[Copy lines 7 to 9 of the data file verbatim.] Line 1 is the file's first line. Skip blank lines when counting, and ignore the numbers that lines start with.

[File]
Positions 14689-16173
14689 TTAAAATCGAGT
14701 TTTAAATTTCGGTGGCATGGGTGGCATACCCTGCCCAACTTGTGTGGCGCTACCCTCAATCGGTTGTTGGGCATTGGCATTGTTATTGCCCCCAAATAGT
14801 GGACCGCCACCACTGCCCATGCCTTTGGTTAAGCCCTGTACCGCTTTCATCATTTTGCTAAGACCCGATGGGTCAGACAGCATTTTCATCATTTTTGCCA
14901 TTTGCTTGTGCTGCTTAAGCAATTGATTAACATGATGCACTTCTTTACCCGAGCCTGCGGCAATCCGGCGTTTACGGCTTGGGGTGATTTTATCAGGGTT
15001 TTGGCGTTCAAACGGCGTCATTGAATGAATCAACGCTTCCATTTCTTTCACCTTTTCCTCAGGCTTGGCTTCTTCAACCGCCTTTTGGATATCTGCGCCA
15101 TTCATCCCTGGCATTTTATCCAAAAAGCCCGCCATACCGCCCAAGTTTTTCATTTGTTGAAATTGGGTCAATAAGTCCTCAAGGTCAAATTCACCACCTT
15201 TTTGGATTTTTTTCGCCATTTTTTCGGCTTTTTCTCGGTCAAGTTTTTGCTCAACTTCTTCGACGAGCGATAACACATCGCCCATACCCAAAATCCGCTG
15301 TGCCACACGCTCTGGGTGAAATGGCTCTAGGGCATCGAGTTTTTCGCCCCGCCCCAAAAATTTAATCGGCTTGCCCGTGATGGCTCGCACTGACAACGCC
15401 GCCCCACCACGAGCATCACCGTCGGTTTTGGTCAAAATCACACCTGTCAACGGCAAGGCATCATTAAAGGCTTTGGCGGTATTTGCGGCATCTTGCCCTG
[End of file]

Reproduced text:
15101 TTCATCCCTGGCATTTTATCCAAAAAGCCCGCCATACCGCCCAAGTTTTTCATTTGTTGAAATTGGGTCAATAAGTCCTCAAGGTCAAATTCACCACCTT
15201 TTTGGATTTTTTTCGCCATTTTTTCGGCTTTTTCTCGGTCAAGTTTTTGCTCAACTTCTTCGACGAGCGATAACACATCGCCCATACCCAAAATCCGCTG
15301 TGCCACACGCTCTGGGTGAAATGGCTCTAGGGCATCGAGTTTTTCGCCCCGCCCCAAAAATTTAATCGGCTTGCCCGTGATGGCTCGCACTGACAACGCC